Other Innovative Practices

Extension officers have identified that land managers are using other innovative practices including bed renovators, contour planting, experiments with flocculants (a particle clumping substance), grassed headlands and riparian vegetation, wet land bioreactors (a natural water purification process), sediment traps, minimum tillage, wetlands, spoon drains, subsurface fertilizer application, headland management, correct drainage, trash blanketing and spraying out and covering fallowed fields. One extension officer stated that “the innovation is about minimising the amount of sediment, DIN and chemicals, which is about placement, timing, farming systems; there are plans to intercept groundwater DIN using filters” as a solution to reducing runoff.

Perceptions of Causes and Pressure on Water Quality

Extension officers agreed (84.2%) that nutrient losses from cane growing are having an effect on the water quality of local streams, rivers and waterways and land managers (42%) disagreed, responding that cane growing has no effect on the water quality of local streams, rivers and waterways. By Contrast, while 30% of land managers believe that their activities are negatively affecting water quality, none of the extension officers believe that land managers take this view. About 13% of land managers were unsure and 15% took a neutral stance about nutrient losses affecting water quality and a small percent of extension officers nominated that they didn’t know if cane farming has an impact on water quality.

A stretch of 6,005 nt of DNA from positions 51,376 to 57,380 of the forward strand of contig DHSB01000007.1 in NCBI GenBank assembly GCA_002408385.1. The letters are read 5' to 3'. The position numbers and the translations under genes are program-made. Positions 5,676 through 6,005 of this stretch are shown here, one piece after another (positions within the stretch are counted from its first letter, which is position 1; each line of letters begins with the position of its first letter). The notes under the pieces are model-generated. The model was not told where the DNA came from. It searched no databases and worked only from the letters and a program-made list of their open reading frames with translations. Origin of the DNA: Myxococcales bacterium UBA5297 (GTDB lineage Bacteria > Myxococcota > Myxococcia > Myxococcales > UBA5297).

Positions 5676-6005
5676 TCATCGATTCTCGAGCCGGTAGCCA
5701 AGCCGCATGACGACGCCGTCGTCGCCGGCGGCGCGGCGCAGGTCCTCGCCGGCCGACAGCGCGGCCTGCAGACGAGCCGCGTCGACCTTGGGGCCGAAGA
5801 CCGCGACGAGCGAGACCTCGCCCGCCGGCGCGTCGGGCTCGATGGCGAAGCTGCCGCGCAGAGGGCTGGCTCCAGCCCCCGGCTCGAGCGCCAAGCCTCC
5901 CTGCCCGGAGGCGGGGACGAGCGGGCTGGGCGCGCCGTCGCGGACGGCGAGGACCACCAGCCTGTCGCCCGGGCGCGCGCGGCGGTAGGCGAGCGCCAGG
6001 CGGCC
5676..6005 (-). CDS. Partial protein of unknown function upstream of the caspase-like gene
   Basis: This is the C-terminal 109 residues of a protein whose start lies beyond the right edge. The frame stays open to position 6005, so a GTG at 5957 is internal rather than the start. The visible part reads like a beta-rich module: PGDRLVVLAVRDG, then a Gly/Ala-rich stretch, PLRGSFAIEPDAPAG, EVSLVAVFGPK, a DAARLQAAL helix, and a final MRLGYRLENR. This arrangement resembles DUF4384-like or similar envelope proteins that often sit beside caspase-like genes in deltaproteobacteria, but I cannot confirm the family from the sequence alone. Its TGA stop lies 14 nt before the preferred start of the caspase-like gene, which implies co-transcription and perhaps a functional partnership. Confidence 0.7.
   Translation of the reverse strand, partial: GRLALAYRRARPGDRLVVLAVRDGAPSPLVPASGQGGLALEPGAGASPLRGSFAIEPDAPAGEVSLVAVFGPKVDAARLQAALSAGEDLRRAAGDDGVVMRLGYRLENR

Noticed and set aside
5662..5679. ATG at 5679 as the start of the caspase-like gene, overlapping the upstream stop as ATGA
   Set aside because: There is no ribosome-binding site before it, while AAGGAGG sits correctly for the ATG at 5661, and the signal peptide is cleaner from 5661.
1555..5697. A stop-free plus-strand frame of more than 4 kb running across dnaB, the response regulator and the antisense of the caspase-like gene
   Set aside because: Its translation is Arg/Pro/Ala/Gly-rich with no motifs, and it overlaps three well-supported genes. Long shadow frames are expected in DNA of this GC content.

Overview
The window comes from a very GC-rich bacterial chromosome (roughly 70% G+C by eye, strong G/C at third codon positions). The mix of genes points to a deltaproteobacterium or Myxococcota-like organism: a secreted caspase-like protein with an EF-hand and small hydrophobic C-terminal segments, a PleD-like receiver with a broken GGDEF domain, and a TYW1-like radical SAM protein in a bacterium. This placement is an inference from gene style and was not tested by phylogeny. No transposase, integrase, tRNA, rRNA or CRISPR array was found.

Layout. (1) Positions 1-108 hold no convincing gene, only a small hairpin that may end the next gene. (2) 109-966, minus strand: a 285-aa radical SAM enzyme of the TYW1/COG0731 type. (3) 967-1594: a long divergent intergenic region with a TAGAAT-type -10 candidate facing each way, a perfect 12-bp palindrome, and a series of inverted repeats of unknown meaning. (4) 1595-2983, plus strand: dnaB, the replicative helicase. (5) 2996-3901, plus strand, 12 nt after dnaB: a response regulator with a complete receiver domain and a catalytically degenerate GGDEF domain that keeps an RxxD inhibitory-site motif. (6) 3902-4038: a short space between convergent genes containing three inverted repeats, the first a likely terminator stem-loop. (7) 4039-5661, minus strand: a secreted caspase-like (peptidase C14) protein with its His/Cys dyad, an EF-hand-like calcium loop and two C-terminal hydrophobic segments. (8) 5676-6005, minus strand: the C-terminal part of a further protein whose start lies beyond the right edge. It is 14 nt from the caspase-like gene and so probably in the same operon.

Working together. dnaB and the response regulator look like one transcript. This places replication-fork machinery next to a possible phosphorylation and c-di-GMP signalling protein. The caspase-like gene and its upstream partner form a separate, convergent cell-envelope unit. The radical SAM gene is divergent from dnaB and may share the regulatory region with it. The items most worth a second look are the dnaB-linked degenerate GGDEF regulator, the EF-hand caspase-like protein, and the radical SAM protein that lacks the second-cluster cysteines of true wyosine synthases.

• Ensure all communication, by whatever means, sends consistent messages irrespective of source, and channelling communication through trusted sources. Monitor media coverage and respond to inaccurate messages and develop proactive media relationships.

• Review communication strategies, adding social media where appropriate. Need to recognise the overall diversity of information sources and preferences.

• Proactive plans should be developed for combating or at least minimising the effects of competing and conflicting messages including negative media coverage (see Eagle et al., 2016, Section 2.7). We have reviewed media coverage of the Great Barrier Reef during 2016 (excluding tourism-related coverage). The findings indicate that the media presents a sensationalised and, at times, hostile perspective on reef-related issues (Eagle, Hay, & Low, 2018), although there is evidence that this is improving in the 2017 media analysis that is under way.